Unconscious Cognition: Elaboration of Ideas to Shore Up a Failing Paradigm
Most, if not all, of our currently held ideas and theories about mental processes are wrong.
—Tulving (1985, p. 386)
The earlier chapters of this book have illustrated some of the problems that arise from an assumption that all human behavior is the result of conscious or at least reportable thought. In this chapter, I examine the concept of unconscious cognition, a concept that has been argued to provide a solution to these problems. But this, too, provides only an illusion of explanation.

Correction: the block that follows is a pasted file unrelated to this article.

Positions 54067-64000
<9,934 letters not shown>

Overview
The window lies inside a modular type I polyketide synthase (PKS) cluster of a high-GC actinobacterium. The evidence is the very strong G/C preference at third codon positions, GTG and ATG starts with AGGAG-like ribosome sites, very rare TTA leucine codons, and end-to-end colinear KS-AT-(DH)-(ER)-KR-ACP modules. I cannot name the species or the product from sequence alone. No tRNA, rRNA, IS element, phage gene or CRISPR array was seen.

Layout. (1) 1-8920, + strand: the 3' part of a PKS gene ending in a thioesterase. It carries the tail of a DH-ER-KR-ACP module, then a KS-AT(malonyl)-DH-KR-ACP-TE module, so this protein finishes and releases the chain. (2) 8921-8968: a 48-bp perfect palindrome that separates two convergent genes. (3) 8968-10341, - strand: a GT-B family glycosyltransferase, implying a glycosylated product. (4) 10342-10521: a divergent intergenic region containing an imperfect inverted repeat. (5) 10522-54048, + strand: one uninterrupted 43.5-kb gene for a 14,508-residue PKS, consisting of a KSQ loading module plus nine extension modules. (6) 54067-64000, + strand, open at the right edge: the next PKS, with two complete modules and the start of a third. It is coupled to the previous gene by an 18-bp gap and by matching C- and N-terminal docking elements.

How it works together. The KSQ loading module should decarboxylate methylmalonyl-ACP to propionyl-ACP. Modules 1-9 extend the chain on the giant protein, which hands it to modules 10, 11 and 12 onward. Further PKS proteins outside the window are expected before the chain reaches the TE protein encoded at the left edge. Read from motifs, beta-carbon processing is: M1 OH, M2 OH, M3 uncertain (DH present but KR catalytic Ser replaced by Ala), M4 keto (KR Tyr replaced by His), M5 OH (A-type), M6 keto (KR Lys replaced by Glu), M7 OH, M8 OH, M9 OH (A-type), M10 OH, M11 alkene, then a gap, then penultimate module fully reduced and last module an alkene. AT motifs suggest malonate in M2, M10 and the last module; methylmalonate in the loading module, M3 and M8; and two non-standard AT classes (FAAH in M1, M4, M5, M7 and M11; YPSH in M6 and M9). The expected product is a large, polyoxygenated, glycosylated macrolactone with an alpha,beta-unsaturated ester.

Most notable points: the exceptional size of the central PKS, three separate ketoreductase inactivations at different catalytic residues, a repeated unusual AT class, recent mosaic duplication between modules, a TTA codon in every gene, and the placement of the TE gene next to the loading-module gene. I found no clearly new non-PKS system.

The evidence that conscious thought does not control all human action is incontrovertible (e.g., Jacoby, Toth, Lindsay, & Debner, 1992). As Bruner (1992) pointed out, most ...